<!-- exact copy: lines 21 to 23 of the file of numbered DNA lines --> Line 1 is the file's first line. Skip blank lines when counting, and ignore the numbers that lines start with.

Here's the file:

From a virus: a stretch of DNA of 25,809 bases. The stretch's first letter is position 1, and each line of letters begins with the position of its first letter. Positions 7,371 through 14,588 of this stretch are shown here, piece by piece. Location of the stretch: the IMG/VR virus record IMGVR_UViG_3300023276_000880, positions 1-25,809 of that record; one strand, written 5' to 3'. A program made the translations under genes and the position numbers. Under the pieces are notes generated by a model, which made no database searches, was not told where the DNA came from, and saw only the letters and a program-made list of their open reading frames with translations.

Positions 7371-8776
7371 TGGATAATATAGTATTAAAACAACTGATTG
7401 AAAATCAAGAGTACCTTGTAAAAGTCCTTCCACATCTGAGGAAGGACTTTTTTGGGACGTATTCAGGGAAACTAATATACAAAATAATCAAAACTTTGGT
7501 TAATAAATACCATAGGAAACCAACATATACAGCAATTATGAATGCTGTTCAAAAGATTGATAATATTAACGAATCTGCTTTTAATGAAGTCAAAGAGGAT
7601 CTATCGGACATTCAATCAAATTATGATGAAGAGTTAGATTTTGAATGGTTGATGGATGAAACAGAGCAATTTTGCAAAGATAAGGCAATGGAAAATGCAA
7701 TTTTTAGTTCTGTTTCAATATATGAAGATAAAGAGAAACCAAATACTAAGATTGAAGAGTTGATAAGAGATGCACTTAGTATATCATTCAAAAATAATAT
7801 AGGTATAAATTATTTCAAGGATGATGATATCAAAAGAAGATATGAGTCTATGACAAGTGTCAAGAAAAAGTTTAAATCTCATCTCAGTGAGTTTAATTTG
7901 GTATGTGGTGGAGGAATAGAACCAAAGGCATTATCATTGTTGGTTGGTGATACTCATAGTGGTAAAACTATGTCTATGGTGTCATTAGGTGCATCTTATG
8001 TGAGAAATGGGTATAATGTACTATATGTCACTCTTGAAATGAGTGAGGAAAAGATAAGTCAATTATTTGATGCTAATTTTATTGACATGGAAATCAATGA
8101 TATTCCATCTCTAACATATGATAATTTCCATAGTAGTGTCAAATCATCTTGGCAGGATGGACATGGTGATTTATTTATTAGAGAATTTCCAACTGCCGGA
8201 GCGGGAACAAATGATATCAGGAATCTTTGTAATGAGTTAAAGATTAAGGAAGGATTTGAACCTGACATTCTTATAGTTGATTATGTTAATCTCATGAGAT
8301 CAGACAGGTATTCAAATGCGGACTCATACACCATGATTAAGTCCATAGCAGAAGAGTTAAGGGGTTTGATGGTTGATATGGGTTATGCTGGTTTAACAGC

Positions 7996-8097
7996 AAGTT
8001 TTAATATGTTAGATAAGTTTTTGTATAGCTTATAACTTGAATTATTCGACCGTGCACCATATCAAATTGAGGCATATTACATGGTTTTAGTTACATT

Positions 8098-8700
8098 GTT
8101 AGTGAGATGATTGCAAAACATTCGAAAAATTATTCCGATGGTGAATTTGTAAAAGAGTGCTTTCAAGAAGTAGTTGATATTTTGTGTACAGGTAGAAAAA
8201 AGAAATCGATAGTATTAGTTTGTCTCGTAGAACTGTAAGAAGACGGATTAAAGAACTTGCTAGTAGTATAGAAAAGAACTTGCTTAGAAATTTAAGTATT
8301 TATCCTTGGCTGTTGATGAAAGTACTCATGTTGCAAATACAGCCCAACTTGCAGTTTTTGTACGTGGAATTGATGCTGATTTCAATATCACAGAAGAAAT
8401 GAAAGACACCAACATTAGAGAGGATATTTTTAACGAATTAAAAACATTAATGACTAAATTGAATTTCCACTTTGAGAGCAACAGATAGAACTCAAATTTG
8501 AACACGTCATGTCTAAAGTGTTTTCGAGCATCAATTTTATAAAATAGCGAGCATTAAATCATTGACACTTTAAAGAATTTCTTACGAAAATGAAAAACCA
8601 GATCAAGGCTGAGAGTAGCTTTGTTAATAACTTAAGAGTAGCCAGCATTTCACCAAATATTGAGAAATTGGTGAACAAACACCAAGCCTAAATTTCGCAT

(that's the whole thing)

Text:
8301 TATCCTTGGCTGTTGATGAAAGTACTCATGTTGCAAATACAGCCCAACTTGCAGTTTTTGTACGTGGAATTGATGCTGATTTCAATATCACAGAAGAAAT
8401 GAAAGACACCAACATTAGAGAGGATATTTTTAACGAATTAAAAACATTAATGACTAAATTGAATTTCCACTTTGAGAGCAACAGATAGAACTCAAATTTG
8501 AACACGTCATGTCTAAAGTGTTTTCGAGCATCAATTTTATAAAATAGCGAGCATTAAATCATTGACACTTTAAAGAATTTCTTACGAAAATGAAAAACCA